3. Back a few years, maybe 2004, Assistant City Manager John Jones told me in his office that there were, as I recall the number, 10,000 leaking sewer laterals in Key West, which needed to be repaired. I later heard the city started dealing with it and that problem was resolved; however, I am not ready to blame it all on birds, dogs, fertilizer, etc., although that surely has to be a factor. Dr. Brian La Point (renown sea biologist) told me the reef die-off was due to farm chemical run-off from the Okeechobee area, into the Everglades, which leaked into the Bay of Florida and then down to the Keys. He said that run off was diverted to Lake Okeechobee, and from there into a canal running east-west to the Atlantic and Gulf of Mexico sides of Florida, and the chemicals killed the aquatic vegetation manatees eat but increased the red algae production, and the manatee tried to eat the red algae (which case red tide) and they started getting sick and dying. The east and west coast communities started raising hell about that in Tallahassee, and now the plan is to start dumping the farm chemical runoff back into the Glades, which will bring it back down to the Keys.

  4. During citizen comments at Wednesday night’s city commission meeting, and during citizen comments at the previous city commission meeting, I said the dirtiest worst possible cruise ships are calling on Key West and have been doing so for a long time and the commissioners and mayor know that and they must like it because they have yet to do anything to try to stop it. I said Key West has one real asset, the sea and reef, and as that goes, Key West goes, and they all knew that. I said they should be doing everything possible to stop those ships from calling on Key West, instead of figuring out a way to keep the city involved in those ships continuing to dock at the outer mole on Truman Waterfront, the chief beneficiary all along of which is Historic Tours of America, which brings cruise ship passengers from the other mole to HTA gift shops where are sold trinkets and conch shells from Asia, then they can get on conch trains and trolleys for a fee, and be taken on a tour of Key West, and for leading those cruise ship passengers to those adventures in paradise, HTA (Ed Swift) is paid $500,000 a year by the city. His hit man, John Dolan-Heiglinger, spoke before me, saying several times how important the outer mole pier revenues are, but not to whom, or that he worked for HTA, which I mentioned also during citizen comments, and that every channel dredging forum, where he got to speak on the panel, becaue he represented a bar pilots PAC, he spoke for widening the channel and bringing in bigger cruise ships, and he never said he worked for HTA at those forums. At the last forum in Tropic Cinema, hosted by Hometown! PAC, I told panelists Bill Becker and Richard Grusin what Dolan-Heitlinger worked and that he was not saying at forums where he worked, and I asked them to get him to say where he worked, but they did not ask him where he worked when they had their several chances to do so. I heard the PAC Dolan-Heitlinger represented had few members, and was set up as a front for HTA, so it could have a full seat on the dais at all channel dredging forums.

I had a really long rough last night and today is shaping up about the same, with the grinder pump war perhaps coming to a head before the Monroe County Commission at 1:30 p.m. today in the Harvey Government Center on Truman Avenue, Key West, and Hatman’s request to be declared indigent so he can get a court-appointed lawyer for his appeal from being convicted of living in his van in Key West also scheduled for 1:30 p.m. before Judge Miller in the Freeman Justice Center off of Whitehead Street in Key West.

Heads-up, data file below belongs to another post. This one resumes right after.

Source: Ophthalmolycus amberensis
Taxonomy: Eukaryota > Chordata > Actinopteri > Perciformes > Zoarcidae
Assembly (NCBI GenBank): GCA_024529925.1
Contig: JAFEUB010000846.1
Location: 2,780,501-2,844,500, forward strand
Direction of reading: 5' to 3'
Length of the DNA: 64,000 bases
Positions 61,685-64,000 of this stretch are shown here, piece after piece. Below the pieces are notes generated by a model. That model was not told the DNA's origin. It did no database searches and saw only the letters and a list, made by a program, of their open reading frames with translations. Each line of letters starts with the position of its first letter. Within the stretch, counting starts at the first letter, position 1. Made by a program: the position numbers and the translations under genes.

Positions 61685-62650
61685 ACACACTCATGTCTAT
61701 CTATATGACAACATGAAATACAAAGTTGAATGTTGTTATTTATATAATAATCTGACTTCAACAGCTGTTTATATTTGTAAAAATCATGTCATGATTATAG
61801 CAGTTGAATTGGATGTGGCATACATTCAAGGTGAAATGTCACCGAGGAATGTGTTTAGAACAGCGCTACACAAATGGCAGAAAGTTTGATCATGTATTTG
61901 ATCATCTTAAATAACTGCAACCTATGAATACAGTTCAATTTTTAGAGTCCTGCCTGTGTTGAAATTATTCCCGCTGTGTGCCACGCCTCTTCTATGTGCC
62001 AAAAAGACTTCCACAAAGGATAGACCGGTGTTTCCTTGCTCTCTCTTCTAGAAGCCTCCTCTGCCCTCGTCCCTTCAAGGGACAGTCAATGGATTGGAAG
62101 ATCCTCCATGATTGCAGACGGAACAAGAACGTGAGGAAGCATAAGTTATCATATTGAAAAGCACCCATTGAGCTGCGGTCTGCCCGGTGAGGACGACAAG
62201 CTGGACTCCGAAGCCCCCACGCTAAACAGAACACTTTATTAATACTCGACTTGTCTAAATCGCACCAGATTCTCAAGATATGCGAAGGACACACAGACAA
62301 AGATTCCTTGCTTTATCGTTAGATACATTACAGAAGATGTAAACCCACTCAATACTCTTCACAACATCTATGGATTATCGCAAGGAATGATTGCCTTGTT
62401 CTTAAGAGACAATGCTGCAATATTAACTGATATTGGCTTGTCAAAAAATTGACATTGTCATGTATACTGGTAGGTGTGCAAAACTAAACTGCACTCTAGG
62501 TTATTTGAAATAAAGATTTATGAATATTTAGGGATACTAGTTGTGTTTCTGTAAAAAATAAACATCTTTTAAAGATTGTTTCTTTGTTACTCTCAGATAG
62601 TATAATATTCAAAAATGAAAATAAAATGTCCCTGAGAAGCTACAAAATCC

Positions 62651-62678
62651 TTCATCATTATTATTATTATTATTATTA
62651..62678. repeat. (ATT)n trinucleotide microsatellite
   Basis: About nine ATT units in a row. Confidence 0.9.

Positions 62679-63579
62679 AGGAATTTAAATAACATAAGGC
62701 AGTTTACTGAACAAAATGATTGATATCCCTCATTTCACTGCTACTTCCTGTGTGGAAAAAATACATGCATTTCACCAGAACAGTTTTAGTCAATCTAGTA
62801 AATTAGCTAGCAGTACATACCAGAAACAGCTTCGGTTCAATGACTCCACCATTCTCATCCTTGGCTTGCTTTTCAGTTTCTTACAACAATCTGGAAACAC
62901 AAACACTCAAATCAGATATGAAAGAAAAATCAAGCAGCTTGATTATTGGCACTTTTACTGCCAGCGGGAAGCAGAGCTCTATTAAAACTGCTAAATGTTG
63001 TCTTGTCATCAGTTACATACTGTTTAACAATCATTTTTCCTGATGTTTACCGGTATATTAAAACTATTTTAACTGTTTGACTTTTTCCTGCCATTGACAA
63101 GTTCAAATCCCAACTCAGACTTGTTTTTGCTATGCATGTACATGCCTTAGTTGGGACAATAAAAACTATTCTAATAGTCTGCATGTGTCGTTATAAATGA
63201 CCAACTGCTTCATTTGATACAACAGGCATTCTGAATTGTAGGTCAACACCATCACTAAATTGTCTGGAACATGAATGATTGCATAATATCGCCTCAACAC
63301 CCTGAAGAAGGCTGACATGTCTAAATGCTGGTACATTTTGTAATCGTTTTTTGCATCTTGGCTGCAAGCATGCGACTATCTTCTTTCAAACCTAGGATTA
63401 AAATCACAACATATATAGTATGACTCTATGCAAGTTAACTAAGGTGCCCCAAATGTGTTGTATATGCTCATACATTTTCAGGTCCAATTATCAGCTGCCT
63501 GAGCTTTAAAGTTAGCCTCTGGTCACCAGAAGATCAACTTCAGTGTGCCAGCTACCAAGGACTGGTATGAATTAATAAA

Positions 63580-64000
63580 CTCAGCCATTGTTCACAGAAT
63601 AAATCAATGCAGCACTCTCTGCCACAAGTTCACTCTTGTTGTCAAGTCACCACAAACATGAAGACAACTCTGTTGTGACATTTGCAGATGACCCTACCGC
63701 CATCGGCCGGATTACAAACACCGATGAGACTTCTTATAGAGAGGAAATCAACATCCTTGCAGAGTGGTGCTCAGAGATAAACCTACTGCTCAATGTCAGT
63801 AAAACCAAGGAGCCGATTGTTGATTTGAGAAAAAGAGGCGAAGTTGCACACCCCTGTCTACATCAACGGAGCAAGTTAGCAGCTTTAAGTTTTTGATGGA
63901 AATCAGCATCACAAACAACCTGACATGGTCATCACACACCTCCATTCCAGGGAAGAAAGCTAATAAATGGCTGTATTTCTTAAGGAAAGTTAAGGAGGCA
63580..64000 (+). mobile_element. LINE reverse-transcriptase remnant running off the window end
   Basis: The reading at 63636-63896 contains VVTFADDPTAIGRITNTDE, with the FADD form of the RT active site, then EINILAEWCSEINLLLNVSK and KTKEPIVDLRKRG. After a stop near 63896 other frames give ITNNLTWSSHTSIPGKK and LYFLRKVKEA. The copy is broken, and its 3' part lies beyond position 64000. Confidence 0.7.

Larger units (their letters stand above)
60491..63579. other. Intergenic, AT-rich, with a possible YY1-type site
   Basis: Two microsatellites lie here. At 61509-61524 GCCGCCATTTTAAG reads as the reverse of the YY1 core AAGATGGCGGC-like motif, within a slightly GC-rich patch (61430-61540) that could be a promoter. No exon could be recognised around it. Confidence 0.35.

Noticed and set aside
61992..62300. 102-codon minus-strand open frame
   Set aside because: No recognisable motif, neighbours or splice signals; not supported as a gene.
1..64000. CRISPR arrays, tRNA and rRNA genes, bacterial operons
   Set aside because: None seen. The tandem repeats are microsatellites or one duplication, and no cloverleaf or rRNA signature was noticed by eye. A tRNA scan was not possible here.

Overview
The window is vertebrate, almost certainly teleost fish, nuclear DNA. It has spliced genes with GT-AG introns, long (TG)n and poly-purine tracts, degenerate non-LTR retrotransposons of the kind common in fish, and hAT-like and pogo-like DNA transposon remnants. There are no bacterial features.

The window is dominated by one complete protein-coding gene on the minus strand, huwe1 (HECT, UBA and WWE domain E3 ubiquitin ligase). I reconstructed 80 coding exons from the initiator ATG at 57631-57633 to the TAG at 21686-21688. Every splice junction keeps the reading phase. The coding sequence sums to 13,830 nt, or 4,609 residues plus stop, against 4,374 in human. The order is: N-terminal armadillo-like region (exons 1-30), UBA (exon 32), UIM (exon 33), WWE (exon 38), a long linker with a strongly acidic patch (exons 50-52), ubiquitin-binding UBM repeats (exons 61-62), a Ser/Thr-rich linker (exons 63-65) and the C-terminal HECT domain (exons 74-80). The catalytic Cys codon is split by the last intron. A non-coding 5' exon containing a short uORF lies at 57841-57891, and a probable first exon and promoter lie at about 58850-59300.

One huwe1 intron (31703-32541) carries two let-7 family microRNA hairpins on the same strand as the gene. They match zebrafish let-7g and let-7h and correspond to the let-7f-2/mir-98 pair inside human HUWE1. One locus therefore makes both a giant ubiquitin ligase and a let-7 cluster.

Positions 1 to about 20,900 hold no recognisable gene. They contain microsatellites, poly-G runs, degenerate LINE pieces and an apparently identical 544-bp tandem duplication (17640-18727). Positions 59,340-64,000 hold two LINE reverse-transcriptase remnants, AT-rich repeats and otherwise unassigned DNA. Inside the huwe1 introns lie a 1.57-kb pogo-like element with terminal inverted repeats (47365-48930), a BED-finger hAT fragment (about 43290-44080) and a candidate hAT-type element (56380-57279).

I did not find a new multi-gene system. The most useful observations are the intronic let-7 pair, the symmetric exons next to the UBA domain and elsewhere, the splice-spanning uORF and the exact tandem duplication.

Here’s Walt Drabinski’s “pre-trial brief” to the county commissioners and water authority officials, without photos I could not transfer:

I believe that the BOCC and BOD of FKAA will establish their legacy based on the ultimate design and success of the CRWS. If as our County Engineer, Kevin Wilson states, it is a ”robust system” that will serve our area for many years, everyone will have forgotten the issues in time. If it proves to be the disaster as many predict and as other coastal communities have experienced, this will be what you are remembered for. This is the last chance to get it right. Think hard!
This is the last and most complex wastewater collection system of all those installed in the Florida Keys. About 10,000 homes and businesses on six different Keys will have their sewage pumped through almost 300 miles of pressurized HPDE plastic pipe to a 30 mile long transmission pipe that runs from the north end of Big Pine Key to Lower Sugarloaf Key and empties into the treatment plant on Cudjoe Key. Currently 1,700 homes and businesses and about 300 lift stations will use pumps driven with one horsepower motors to pump effluent into the 30 mile long, eight inch transmission line where booster pumps then assist the pumping. Dozens of waterways and roads will be crossed, including a one mile, line being tunneled 75’ under the coral seabed of Niles Channel. This appears to be the largest and most complex Low Pressure System (LPS) system ever installed in the United States. It far exceeds the design model limits of the supplier, E-one and its Marathon based subcontractor, Water Resource Technologies (WRT) which is supplying the grinder pumps and lift station pumps through a sole source contract. It also seems to be contrary to decisions made by other coastal communities, which when faced with using a pressurized system opted for gravity or vacuum.